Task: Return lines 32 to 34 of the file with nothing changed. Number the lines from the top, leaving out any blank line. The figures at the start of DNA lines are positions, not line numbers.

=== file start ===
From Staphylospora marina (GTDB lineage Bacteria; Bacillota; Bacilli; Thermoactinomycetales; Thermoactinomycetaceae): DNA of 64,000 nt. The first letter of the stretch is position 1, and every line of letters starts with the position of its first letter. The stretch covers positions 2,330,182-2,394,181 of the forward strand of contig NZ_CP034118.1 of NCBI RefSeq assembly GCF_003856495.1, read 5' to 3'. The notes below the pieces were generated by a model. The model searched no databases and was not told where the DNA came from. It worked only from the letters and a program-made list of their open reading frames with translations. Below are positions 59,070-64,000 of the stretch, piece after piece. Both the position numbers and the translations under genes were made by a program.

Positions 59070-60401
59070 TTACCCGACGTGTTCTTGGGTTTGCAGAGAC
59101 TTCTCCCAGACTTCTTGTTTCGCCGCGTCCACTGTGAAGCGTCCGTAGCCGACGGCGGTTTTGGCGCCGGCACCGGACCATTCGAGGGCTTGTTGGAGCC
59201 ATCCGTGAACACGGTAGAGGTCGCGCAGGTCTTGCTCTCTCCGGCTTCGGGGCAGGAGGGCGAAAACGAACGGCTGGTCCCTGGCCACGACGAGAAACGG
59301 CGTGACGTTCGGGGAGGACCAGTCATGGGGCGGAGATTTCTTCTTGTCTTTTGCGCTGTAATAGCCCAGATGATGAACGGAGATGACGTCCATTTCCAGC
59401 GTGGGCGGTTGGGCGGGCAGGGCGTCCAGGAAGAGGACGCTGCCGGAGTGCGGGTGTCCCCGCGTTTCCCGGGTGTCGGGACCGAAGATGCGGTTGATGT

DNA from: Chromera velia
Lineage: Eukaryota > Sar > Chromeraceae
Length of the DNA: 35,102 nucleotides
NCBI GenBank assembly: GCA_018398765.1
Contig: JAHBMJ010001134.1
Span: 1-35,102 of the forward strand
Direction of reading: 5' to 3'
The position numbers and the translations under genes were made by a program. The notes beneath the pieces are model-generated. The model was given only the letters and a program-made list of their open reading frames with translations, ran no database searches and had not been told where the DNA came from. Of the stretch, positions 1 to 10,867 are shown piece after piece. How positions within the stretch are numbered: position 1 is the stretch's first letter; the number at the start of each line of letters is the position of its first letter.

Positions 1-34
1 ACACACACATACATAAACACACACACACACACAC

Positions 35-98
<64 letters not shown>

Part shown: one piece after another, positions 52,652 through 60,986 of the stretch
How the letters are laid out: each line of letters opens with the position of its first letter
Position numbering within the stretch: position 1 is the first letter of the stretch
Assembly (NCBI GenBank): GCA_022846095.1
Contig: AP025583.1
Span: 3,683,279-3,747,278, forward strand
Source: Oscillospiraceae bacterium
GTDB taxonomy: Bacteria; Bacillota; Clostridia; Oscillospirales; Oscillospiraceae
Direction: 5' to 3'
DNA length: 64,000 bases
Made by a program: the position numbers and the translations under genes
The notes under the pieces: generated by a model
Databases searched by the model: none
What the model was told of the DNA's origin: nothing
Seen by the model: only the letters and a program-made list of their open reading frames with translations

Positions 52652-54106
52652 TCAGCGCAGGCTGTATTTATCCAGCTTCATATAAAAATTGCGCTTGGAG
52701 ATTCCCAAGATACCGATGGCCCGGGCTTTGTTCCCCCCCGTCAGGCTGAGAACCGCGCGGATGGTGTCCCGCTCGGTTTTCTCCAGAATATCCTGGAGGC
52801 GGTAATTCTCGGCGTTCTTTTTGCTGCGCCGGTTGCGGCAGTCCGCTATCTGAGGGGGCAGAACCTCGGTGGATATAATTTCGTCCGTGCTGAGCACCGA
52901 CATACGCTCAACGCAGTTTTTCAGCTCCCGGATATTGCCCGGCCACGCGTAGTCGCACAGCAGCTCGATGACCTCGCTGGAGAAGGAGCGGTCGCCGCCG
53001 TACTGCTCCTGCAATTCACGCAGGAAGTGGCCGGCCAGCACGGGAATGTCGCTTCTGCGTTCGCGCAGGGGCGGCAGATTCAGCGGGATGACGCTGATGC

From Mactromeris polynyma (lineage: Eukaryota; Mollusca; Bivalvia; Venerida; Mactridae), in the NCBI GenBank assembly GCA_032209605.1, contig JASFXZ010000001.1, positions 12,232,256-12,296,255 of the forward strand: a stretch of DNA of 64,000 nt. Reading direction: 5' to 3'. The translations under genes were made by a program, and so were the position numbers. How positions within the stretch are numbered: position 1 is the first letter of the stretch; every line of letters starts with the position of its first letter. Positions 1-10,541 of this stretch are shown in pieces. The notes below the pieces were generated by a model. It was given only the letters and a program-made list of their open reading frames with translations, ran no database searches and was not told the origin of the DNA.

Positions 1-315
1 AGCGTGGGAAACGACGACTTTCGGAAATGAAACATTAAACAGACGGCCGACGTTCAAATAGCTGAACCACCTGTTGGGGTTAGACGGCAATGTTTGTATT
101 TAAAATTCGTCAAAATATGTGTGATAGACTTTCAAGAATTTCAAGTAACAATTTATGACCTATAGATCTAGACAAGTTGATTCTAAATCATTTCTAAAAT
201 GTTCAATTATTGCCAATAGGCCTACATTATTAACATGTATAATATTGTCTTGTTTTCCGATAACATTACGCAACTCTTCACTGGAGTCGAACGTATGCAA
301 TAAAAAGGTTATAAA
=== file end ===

Databases searched by the model: none
What the model was told of the DNA's origin: nothing
Seen by the model: only the letters and a program-made list of their open reading frames with translations